Architecture / February 7, 2018 / .
All construction work is ultimately undertaken for the benefit of a client. Clients fund the construction process, whether they are individuals extending their homes, or a multi-national corporation developing a cutting-edge production facility, or a government department providing much needed social infrastructure. The importance of clients cannot be over-emphasized. Very often clients do not get the building they want, because they do not know how to ask for it and the architect or other consultants think the building should look a different way. Clients expect that the project will be a success and that the providers will deliver a competent service. They will be dissatisfied, if these expectations are not met.
The choice of the material, and hence the cost, may be influenced by factors other than aesthetic qualities. For example fast-track construction projects may use a steel frame in preference to an in-situ or precast concrete frame in order to reduce overall programme durations. Although the concrete option may be cheaper, the shorter programme achieved by using steel may offset this initial cost advantage. Technical decisions such as these are made for each building element and these have a direct bearing on the eventual cost. Where considerable repetition can be achieved it may prove economical to prefabricate certain structural elements or to standardise various components and fittings.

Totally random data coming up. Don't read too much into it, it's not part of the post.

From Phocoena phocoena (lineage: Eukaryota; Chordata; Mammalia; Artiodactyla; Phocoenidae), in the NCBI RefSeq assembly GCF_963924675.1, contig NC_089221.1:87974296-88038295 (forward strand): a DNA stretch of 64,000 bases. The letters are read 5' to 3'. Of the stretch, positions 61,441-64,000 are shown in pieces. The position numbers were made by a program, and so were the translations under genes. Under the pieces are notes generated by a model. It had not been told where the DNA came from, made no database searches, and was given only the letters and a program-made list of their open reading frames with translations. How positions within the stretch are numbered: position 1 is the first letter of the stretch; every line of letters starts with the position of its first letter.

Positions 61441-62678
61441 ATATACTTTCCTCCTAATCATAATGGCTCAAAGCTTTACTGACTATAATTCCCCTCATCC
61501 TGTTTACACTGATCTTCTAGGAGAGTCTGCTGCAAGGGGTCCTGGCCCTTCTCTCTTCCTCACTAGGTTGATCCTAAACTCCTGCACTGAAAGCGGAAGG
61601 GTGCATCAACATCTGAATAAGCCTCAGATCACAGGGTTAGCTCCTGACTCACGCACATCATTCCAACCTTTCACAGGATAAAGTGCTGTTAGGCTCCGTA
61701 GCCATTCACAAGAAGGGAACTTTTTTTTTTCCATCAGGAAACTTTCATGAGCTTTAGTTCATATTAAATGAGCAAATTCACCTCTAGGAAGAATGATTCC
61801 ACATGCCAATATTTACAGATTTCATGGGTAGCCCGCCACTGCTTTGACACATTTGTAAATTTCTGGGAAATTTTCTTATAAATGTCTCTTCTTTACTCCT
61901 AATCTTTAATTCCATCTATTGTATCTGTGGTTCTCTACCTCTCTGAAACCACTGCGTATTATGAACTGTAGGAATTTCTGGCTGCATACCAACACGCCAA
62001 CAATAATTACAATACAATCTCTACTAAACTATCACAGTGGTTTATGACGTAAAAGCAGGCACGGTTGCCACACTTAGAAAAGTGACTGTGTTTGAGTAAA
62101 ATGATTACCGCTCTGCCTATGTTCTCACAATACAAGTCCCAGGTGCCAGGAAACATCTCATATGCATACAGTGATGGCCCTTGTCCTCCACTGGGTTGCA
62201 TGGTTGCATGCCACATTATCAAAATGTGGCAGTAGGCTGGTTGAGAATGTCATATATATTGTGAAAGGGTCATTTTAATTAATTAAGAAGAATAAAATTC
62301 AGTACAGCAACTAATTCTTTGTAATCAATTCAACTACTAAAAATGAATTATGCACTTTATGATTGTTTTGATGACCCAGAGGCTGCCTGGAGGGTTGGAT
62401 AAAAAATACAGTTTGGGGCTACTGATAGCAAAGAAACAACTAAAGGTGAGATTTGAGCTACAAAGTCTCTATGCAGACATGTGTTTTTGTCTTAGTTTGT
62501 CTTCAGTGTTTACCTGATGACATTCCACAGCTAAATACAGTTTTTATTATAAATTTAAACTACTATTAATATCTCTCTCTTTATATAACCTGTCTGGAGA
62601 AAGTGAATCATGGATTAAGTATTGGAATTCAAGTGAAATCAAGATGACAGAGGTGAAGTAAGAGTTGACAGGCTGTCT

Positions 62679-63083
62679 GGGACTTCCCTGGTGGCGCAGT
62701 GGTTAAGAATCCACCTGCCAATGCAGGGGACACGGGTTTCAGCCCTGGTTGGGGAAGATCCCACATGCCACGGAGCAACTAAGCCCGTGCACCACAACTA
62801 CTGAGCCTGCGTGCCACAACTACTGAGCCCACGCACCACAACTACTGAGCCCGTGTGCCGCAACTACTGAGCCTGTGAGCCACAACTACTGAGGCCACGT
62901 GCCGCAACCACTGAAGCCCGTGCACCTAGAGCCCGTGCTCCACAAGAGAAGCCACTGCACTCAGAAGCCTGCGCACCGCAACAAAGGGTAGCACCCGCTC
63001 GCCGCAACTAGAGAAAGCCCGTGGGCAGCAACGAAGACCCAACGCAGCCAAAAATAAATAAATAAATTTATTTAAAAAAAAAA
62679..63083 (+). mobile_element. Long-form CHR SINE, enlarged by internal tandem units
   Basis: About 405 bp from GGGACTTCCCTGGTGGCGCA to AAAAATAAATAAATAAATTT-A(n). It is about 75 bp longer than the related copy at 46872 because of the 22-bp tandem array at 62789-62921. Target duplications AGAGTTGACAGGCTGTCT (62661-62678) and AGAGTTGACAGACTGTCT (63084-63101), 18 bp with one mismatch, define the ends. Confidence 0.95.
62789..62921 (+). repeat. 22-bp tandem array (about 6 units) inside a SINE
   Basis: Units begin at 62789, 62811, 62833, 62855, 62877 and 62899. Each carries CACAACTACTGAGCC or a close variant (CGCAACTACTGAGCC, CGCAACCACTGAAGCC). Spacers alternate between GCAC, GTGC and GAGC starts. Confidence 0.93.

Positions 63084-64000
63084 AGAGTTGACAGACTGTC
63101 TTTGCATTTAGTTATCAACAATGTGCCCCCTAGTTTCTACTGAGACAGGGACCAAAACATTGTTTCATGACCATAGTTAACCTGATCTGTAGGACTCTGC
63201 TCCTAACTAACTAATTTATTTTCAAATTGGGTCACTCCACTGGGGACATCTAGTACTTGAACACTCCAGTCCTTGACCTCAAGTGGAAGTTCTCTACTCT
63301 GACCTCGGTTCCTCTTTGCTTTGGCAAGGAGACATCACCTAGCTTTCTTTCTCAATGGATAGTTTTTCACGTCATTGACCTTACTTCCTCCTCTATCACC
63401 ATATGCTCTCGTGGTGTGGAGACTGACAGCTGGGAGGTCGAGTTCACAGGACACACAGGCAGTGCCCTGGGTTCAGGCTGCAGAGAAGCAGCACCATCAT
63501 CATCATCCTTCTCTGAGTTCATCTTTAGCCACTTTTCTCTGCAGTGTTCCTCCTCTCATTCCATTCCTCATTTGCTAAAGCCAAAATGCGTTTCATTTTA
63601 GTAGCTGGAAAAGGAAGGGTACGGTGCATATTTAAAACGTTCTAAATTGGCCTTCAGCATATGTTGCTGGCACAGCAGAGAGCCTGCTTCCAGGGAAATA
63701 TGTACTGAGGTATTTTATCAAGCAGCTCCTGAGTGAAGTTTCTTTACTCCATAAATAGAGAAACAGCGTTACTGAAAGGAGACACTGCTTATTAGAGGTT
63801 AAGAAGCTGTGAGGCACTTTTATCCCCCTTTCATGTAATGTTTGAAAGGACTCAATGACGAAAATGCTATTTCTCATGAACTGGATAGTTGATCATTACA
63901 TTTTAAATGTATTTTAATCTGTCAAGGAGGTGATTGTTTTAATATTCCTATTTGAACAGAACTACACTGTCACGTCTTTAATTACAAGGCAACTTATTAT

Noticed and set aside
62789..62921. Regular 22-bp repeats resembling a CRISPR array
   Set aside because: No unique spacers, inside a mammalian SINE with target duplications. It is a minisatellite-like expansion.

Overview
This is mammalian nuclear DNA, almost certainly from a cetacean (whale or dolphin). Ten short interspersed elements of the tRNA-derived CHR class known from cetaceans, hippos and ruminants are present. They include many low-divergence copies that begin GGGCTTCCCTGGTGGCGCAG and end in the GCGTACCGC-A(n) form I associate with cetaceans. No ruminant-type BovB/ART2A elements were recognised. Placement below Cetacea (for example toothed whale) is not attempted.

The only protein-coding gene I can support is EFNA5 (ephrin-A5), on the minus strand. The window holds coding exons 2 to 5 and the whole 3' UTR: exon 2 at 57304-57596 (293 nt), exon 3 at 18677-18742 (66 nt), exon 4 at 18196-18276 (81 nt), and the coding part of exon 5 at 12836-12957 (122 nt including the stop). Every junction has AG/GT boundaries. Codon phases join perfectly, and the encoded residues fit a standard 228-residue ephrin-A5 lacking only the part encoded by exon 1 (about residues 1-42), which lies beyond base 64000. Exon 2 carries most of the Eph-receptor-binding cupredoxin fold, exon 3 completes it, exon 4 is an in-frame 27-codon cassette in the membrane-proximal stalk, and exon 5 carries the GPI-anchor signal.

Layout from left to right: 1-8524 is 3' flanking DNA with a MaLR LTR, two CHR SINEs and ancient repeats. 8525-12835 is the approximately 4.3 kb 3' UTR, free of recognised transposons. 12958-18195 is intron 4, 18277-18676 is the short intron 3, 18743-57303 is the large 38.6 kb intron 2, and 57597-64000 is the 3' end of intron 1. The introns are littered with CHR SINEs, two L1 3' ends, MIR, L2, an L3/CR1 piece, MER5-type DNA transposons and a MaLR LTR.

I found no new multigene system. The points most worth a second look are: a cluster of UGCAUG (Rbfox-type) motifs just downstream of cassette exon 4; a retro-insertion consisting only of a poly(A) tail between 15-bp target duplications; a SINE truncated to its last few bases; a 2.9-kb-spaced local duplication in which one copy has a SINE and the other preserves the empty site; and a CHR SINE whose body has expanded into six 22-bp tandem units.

A project may be completed on time and within budget, but unless it achieves the specified quality or performance criteria it will be considered to be a disappointment or even an outright failure. High profile building failures such as Priory Hall only serve to strengthen the public concern expressed in the Egan Reports findings that 30% of buildings fail to meet the expectations of their owners. Such failures may be prohibitively expensive to rectify, dangerous and can ruin reputations overnight.
The site topography i.e. the natural site features, ground conditions and obstructions, existing and adjoining building, and underground and over-ground services all impact on how the building is designed and subsequently constructed. The nature of each site must be individually checked to establish potential problems. Greenfield developments cost less than brownfield sites which may incur significant demolition, site clearance and remediation costs. Heavily sloped sites require extensive stepping or cut and fill operations and such sites may be dangerous and adversely affect the working conditions and productivity of operatives and plant output. Sites with poor loadbearing capacity will require more expensive foundations while exposed or waterlogged sites will also reduce overall productivity. The cost of dealing with unforeseen ground conditions, archaeological finds and encountering uncharted buried services may be substantial and will be borne by either the client or contractor, depending on the form of contract employed.